Lead author Dr Anna Hansell from SAHSU in Imperial College London’s School of Public Health, said:
“The atlas is a fantastic tool for researchers, policy makers and the public. It is the first publication in the UK to amalgamate data at this level of resolution on health and environment. It connects people to health and environment at a neighbourhood level and provides resources to learn about these issues. It also allows us to identify the important questions that need answering about patterns of health and environment risk for future avenues of research."
The atlas uses data from the Office for National Statistics and cancer registries for 1985 to 2009. For health data, the maps illustrate relative risk - the rates or number of cases for an area compared to the average for England and Wales - as a long-term average. The risks have been ‘smoothed’ to adjust for chance fluctuations that can occur when there are small numbers of cases especially for cancers such as leukaemia and brain cancer.
Alongside health risk maps, the online atlas provides a series of maps of four environmental agents: air pollution, agricultural pesticides, disinfection by-products in drinking water and sunshine duration. As neighbourhood-level environmental data were not available for all years, most agents are represented by data from 2000 or 2001.
Together with the maps the research team have produced contextual information on known risk factors for health conditions and a summary of current knowledge about possible association of health effects with environmental exposures.
Professor Paul Elliott, senior author and Director of SAHSU and the MRC-PHE Centre for Environment and Health at Imperial College London, added:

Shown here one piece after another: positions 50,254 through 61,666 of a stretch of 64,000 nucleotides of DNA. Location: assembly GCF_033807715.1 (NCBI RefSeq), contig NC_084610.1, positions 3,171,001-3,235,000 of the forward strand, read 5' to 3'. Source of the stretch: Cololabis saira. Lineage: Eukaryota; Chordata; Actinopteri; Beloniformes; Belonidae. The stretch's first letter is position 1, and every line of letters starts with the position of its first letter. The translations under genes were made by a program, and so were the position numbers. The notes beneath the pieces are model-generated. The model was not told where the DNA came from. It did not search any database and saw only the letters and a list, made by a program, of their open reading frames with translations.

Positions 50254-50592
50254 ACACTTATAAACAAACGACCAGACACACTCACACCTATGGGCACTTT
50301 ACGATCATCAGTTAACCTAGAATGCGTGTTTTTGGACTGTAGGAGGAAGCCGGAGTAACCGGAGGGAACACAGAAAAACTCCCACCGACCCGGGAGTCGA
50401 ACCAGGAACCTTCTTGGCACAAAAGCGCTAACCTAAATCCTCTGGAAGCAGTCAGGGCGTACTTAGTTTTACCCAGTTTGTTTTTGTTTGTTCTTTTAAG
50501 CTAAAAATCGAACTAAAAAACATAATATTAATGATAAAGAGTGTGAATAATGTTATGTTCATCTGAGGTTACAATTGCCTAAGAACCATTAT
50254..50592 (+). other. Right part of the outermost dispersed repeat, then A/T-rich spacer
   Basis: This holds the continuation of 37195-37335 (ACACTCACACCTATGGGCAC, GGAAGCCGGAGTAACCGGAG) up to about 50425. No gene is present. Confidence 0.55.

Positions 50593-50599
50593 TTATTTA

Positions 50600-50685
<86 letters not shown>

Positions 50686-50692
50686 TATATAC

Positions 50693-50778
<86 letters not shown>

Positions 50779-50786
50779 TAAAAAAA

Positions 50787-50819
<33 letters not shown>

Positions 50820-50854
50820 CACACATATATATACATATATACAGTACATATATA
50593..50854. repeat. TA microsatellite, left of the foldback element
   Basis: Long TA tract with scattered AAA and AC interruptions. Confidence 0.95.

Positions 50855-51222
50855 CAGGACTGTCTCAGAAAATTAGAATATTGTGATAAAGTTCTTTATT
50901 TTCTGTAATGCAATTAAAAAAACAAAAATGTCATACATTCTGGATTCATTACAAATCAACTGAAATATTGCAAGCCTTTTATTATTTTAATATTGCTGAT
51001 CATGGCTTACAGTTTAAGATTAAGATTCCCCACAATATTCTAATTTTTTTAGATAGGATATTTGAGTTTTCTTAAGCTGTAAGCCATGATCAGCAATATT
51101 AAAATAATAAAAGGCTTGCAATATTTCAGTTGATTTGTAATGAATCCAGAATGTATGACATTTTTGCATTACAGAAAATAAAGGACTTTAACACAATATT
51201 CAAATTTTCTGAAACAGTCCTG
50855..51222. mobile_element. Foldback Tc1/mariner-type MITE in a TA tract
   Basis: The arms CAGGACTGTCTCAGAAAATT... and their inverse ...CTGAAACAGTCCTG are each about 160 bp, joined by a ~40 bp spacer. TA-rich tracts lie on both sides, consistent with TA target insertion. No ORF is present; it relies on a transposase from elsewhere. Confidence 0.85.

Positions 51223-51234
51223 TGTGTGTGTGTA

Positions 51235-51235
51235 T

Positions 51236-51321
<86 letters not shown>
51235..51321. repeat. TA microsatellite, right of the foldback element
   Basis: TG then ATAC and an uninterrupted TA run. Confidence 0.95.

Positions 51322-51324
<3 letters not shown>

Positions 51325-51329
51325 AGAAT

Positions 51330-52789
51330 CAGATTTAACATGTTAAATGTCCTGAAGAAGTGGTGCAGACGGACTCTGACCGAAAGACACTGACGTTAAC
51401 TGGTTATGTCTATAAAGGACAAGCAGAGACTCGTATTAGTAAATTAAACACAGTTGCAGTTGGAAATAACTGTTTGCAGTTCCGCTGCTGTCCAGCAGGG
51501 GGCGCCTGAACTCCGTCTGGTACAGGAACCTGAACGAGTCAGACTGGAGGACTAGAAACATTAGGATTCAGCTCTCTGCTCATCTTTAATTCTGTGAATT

"Maps are a powerful way to visualise data but each map tells its own story and has its own background,” said. “We hope everyone who uses the atlas will have an informative and insightful experience but will also interpret the maps in the light of the additional information we provide including social and historical context.”
By providing such a wealth of information at a local level, the atlas is likely to provoke a range of questions. The online atlas provides a series of FAQs for the questions that may arise from users that has been developed through user testing organised by Sense About Science.
The work for the atlas was undertaken by the UK Small Area Health Statistics Unit (SAHSU) at Imperial College London. SAHSU is part of the MRC-PHE Centre for Environment and Health which is funded by the Medical Research Council and Public Health England.
Journalists with media enquiries should contact the MRC Press Office on 0207 395 2345 (out of hours: 07818 428 297) or email email@example.com.
The associated publication is entitled: ‘The Environment and Health Atlas for England and Wales’. Hansell, A et al. (2014) Oxford: Oxford University Press